Yesterday was Father’s Day
A typical day growing up in a house full of siblings...
I grew up in a large Dene family. Indeed we had a humble beginning. But what we lacked in material stuff, my father made up for by his exciting stories, and visions of the future.
I grew up in a house with ten brothers who all enjoyed reading, so there were always plenty of books around.
I remember picking up one of my brothers’ books when I was 11 and read it. The story was so captivating. As I read it, it unfolded much like a movie in my mind. Instantly I fell in love with books. It was the gateway to escape from the chaos in the home. in the evening when it got dark we used a homemade candle was called " bitch light, which is a makeshift candle made with oil and a cotton rag.
My brother's book was John Stienbeck’s The Grapes of Wrath. perhaps this is why I like blogging, chronicling bits and pieces of my life. Possibly my childhood might be boring to most but I am cognizant that it definitely is unique and special.
First, I am Indigenous. Secondly, I had 10 brothers. That in itself is crazy. Not the Indigenous part, but the ten brothers part.
How many people grew up with 10 brothers, in a small log cabin that did not have electricity or plumbing?
But most importantly my mom was a force to be reckoned with and her OCD about cleanliness, that kept my sisters and I constantly occupied with cleaning is a separate story in itself.
When I pick a subject to blog, I am careful to not portray myself as a victim, at the same time, I don’t over exaggerate my blessings. I like things to be simple and straightforward and if you read it to the end and have felt entertained, or learned something new then I am satisfied.
as I mentioned,In my formative years we lived in a small log cabin that my father built. We had a wood stove in the middle of the living room. The woody fragrance coming from the burning logs in the stove and constant flurry of activity around, comforts me as I got older. We slept four or five to a bed. And we had three bedrooms. The boys had their own room.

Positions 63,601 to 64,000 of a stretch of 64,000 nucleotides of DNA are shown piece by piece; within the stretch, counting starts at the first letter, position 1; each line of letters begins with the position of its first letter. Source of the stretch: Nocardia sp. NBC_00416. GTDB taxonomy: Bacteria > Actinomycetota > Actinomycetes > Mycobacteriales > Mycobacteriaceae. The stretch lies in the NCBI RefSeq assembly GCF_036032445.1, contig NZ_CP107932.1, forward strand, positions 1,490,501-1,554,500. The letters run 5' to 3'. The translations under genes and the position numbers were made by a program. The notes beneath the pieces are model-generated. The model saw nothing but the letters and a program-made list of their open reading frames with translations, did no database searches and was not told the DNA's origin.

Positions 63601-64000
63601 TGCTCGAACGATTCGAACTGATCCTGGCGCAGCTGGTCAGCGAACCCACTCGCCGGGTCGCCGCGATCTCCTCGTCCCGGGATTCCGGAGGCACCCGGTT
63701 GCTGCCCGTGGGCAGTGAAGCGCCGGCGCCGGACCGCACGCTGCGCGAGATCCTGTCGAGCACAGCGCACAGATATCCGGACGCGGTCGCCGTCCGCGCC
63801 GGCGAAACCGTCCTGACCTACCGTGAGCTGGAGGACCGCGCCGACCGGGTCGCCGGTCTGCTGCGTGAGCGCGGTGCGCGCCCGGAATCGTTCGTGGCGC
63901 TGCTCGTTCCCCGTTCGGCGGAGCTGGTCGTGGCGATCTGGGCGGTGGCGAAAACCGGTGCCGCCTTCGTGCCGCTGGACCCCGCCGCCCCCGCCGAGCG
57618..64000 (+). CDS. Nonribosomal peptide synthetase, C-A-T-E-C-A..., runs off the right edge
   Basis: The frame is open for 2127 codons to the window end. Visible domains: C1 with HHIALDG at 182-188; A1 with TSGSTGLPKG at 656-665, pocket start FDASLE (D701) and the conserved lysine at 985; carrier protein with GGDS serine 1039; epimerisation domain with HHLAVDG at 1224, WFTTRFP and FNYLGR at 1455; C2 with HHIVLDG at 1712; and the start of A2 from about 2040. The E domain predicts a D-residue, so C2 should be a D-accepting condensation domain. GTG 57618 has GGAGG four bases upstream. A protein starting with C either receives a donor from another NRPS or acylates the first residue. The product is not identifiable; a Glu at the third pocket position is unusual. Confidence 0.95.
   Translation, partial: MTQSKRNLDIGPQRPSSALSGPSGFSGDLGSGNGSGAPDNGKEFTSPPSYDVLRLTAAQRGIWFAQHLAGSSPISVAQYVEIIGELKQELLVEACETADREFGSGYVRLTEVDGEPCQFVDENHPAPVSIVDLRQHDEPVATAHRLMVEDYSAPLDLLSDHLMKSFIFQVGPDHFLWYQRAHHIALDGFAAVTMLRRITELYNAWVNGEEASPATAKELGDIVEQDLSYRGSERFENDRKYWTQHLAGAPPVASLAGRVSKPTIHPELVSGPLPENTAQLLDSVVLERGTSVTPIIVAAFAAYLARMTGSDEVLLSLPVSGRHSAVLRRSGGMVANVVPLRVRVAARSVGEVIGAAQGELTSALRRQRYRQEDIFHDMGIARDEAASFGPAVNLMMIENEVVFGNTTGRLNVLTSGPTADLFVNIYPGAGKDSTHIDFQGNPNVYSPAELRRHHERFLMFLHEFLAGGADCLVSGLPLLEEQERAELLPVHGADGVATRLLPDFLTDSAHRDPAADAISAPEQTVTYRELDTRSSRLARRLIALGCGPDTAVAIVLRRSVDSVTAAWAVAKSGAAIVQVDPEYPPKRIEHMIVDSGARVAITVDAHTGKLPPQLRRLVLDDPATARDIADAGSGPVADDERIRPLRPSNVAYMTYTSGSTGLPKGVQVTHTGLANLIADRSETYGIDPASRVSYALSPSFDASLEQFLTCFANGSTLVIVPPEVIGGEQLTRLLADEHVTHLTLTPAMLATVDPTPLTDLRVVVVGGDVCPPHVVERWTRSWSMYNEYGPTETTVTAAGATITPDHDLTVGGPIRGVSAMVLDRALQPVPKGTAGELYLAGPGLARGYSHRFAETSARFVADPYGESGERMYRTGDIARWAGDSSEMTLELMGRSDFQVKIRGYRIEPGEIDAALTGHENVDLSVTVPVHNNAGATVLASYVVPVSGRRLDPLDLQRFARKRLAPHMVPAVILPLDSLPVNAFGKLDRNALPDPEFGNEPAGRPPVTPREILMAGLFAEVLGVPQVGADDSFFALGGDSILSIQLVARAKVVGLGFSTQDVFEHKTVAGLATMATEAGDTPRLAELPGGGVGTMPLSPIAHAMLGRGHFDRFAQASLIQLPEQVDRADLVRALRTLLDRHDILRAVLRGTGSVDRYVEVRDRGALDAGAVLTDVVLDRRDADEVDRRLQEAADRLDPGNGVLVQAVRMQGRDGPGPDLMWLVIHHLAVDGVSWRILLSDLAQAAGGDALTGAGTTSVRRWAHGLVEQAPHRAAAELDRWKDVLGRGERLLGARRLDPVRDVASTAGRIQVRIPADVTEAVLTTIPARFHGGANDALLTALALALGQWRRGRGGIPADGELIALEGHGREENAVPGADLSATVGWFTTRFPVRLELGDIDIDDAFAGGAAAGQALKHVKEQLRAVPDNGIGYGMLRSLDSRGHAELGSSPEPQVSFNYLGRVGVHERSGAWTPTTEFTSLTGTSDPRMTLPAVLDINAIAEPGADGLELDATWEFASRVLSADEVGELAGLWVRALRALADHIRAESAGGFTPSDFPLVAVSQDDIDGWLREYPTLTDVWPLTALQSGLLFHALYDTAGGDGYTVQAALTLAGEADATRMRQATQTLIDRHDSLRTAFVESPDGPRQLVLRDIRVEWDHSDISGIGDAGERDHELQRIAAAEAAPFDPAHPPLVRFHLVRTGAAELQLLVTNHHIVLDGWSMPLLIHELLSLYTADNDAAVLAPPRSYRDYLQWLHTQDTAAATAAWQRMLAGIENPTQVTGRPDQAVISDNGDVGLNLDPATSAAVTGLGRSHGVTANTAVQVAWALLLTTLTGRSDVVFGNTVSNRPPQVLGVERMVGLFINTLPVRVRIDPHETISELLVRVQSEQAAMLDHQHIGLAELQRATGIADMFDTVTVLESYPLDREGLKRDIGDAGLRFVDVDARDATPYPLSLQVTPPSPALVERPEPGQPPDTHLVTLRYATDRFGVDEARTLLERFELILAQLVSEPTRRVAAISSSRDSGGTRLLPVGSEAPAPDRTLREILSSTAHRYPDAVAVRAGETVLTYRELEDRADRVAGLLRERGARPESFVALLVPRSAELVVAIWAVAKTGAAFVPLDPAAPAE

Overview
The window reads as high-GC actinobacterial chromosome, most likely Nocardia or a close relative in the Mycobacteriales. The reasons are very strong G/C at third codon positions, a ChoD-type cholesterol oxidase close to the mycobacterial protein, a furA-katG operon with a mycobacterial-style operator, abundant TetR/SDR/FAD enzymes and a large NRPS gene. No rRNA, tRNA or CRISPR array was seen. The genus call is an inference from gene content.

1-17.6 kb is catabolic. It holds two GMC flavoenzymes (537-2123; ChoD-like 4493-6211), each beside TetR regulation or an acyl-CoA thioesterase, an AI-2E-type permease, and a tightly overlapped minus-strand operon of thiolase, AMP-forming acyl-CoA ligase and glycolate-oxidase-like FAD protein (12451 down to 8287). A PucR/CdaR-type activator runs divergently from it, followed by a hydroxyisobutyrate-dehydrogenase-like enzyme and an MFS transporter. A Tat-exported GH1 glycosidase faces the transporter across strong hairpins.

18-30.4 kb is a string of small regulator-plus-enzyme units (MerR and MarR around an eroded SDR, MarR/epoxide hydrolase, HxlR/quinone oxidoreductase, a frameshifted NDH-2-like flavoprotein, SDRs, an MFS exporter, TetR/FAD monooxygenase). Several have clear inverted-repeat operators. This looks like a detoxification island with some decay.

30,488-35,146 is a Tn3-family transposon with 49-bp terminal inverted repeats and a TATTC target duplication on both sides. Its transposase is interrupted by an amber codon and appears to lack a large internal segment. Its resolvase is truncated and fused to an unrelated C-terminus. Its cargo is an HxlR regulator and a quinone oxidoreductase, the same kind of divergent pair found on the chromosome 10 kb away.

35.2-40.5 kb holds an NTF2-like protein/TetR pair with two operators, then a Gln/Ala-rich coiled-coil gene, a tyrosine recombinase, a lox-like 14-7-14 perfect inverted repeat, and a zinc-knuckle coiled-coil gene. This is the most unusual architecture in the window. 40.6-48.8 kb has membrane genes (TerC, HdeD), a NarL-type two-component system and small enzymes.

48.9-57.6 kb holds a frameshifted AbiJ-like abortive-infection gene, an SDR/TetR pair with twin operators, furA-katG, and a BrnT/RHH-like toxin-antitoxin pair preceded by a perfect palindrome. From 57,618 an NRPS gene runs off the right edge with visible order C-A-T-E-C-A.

In the dog days of summer, my Dad would put the wood stove outside so, when my mom baked bread it would not make the house uncomfortably hot. There was no television. We created our own amusement. Music coming from a small transistor radio which my brothers hooked a ground wire to was our entertainment. It gave us access to 630 CHED, a local radio station 24/7. my brothers enjoyed reading comic books, and would trade with the neighborhood children.
In the afternoon my Dad would take my brothers and walk down to the lake to get water, while mom and the girls prepared dinner. Dad fashioned an apparatus out of wood that allowed him to carry two large pails of water, one on each side. the board rested on his shoulders. We could hear their chatter getting fainter and fainter as they walked further away from the house and all that was left was silence. Their phantom laughter often hung in the air until we would hear them again in the distance upon their return as their laughter penetrated the silence.
Summers were enjoyable. Our Cree neighbour would have tea dances, lively music would emanate from their home. We were never invited because we were too young. The dancing fiddle music would last into the wee hours of the morning.
We often would make up stories in the dark about what we thought our neighbours were up to and when we got tired of them, we would make up ghost stories until we were more sleepy than scared, and then fell asleep.